There are opportunities available through Work Study for students to make some extra cash.
“Work Study doesn’t mean you get to study on the job,” said Jan Adams, a work study representative in the Financial Aid office. “It means you get to help pay for your studies.”
Adams said that most students do not realize these positions exist because they don’t know what Work Study really is. “Work Study is a grant that you can apply for,” she said. “We subsidize the student’s employment through Financial Aid.”
Because so many students are misinformed, Adams said, the school has a shortage of Work Study employees.
The choices available “can be pretty much anything from working in the copy center, to ceramics, to the library,” said student Ira Pradmore, 22, a Financial Aid front desk representative. “Virtually anything on campus can be a potential work study job, and there are off campus positions available as well.”
“A lot of students do not know what Work Study is, and they don’t apply,” said Adams, ”which is why we still have a lot of money left over that we were hoping to have spent already.”
Work Study positions are only available to those who meet certain financial qualifications. “You have to have applied for FAFSA, and have…eligibility that is determined through that FAFSA process,” said Pradmore.
“Whether or not you qualify is based on income,” said Adams. “If you are over 25, or if you are under 25 and are independent, it is based on your income, not your parents’ income.”
“Working in the school makes it a lot easier for me to balance going to school and having a job at the same time,” said student Jacob Lopez, 20, who works at the Student Life desk. “I only started working yesterday, and I already feel very comfortable in my work and school environment.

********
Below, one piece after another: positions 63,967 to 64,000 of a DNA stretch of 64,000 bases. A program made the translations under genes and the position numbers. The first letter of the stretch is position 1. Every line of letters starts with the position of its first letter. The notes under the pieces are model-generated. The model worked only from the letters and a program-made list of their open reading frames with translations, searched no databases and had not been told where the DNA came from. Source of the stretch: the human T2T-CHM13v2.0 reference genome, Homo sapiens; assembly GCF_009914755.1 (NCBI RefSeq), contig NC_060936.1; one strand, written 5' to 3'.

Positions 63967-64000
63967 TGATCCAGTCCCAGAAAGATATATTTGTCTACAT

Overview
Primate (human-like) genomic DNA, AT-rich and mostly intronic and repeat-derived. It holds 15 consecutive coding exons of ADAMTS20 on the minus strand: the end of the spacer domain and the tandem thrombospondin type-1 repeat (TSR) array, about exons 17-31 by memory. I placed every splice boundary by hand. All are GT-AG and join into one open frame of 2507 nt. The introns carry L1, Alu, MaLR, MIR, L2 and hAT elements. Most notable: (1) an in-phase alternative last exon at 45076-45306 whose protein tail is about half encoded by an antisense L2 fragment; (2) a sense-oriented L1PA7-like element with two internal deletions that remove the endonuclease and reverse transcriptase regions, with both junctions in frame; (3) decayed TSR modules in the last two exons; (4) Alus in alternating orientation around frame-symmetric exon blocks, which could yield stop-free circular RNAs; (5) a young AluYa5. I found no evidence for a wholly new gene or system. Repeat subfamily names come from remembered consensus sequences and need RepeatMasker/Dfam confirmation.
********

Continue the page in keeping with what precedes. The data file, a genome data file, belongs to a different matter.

“The people in the interview process were not intimidating at all,” said Lopez. “In fact, they were very welcoming, so the process of being hired was pretty easy going.”
Student Carol Ann Jaime, 56, explained her job as a circulations desk aid at the Whatcom Community College library. “I mostly do customer service,” said Jaime. “We call our customers patrons, because this is their library. I help them check in and out their books, and help them in reaching the right reference people if need be.”
Jaime described how her motivation for receiving her job at the library was a result of her passion for books, as well as her current situation in school. “I’m just coming back to school after 32 years, and I wanted to finish out my AA degree as well as have a job, so I figured I would kill two birds with one stone by working for the library while I further my education.”
Not only does the Work Study program offer a wide variety of employment opportunities, but it offers a range of internship opportunities as well.
“By doing internships, students satisfy credits in a career relevant area, and often receive paying positions,” said Adams. “I had a group of paralegal students get internships, and five of the six ended up in paying positions afterwards.”
Ultimately, Work Study aims to fiscally assist those who need it. “We have students taking out $30,000 a year in loans on a community college budget,” said Adams. “We’re trying to help students cut down on their loan amounts, which can be huge.”